Stutzman Talks Drought, Food Prices

By Max Resnik

July 16, 2012 Updated Jul 16, 2012 at 5:55 PM EDT

FORT WAYNE, Ind. (Indiana’s NewsCenter) – While attending a check presentation to the Veterans Administration at Raytheon, Congressman Marlin Stutzman (R-3) also addressed growing concerns over crops and food prices amid the drought.

Stutzman says he has talked to farmers throughout the 3rd District, from Jay County to Lagrange County, who are watching corn and soy crops crumble as dry, hot weather persists. He estimates that less than 50 percent of the crop could be salvaged come harvest time. Stutzman, a member of a farming family, says farmers can still look to recent years of positive yields to average out this year’s losses.

“I know a lot of farmers are going to be struggling out there with the drought. Thankfully, we've had some good years in the past couple of years and that's going to be able to carry us through. It’s always averages that the farmer looks at.”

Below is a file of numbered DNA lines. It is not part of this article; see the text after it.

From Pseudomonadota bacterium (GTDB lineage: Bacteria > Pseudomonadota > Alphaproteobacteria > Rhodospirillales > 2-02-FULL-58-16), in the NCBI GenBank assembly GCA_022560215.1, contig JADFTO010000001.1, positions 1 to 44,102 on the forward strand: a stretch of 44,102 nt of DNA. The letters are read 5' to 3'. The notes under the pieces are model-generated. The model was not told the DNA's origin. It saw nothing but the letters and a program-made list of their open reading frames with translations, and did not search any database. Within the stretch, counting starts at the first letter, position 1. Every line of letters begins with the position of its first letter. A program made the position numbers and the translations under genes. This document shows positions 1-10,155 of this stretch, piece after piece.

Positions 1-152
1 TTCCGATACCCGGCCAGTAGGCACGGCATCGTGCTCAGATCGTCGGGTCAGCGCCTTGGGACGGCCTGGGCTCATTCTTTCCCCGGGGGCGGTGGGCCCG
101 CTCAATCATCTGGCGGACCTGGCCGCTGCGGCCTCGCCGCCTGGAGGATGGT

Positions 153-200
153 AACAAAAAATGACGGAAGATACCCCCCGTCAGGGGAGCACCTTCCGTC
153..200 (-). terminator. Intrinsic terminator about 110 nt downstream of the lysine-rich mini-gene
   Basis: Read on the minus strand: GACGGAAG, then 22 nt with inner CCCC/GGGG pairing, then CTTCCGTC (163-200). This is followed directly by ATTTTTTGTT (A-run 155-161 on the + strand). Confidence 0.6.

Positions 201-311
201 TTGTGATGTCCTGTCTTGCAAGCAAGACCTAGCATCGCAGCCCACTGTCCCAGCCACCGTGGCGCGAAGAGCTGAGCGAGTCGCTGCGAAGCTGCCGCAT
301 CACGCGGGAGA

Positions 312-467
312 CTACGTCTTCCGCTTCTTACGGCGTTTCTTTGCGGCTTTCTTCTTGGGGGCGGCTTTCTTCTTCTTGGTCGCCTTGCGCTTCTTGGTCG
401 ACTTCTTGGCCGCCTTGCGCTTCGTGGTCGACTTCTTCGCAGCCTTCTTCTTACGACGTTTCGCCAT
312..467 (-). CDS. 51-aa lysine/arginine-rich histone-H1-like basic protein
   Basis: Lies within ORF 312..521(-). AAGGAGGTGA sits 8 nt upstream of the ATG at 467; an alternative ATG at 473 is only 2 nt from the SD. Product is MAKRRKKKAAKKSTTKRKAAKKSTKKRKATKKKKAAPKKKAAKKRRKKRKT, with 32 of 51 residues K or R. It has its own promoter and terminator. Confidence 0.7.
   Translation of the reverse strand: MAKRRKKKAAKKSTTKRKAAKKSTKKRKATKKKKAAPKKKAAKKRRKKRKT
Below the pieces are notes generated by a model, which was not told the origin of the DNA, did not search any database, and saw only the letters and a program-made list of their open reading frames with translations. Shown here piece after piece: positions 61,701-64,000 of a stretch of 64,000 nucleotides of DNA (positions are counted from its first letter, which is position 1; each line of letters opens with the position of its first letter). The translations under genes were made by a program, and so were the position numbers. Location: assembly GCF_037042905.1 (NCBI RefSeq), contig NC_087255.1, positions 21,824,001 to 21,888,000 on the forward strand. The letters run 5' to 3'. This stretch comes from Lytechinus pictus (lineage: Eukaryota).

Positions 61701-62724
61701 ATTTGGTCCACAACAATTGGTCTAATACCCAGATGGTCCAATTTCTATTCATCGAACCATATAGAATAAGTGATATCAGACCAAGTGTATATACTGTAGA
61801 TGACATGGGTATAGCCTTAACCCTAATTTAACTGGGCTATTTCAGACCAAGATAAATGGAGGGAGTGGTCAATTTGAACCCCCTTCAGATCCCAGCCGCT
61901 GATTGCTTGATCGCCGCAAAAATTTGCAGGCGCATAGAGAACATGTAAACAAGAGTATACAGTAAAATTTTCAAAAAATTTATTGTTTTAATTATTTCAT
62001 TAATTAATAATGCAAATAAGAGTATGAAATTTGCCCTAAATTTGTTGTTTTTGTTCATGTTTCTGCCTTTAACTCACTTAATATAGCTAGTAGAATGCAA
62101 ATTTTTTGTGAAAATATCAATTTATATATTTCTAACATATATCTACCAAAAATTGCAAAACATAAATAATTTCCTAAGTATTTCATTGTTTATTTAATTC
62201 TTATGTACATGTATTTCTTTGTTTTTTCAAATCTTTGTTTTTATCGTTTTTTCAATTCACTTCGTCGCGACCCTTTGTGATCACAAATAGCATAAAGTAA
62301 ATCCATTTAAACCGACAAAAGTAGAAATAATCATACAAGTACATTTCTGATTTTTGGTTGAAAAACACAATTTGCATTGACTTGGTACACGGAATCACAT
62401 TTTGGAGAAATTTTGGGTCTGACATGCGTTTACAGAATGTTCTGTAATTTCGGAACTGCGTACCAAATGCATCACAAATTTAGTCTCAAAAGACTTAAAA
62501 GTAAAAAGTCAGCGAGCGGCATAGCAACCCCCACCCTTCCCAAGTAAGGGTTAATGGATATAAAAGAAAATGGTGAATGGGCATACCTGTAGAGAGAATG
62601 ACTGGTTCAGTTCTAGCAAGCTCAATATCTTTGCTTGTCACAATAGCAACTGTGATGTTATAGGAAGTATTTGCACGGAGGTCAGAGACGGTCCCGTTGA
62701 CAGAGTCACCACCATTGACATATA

In a report published by the Purdue Extension last week comparing this year’s drought to the one seen in 1988, the USDA says that only 19 percent of the state’s corn crop is rated as good to excellent. The extension also estimated that food prices could increase 2.5 percent to 3.5 percent in 2013 as a result of the drought.

Stutzman says increasing food prices are going to put a strain on the government. More specifically, he points to the country’s food stamp program. He says that as food prices continue to rise, the value of a food stamp decreases. He adds that current food regulations imposed on things like beef, eggs, pork and poultry are adding to this problem.

“Production of food is only going up and so what is going to happen is the cost of–the value of a food stamp is going to go down because food prices are going to go higher. You know, this is something that Washington really needs to take a step back and look at.”

The current farm bill expires September 30. A new version of the bill was passed out of the House Agriculture Committee last week, something Stutzman opposed. Stutzman says he favors a wait-and-see approach to the farm bill and says it should depend on yields in the fall harvest.

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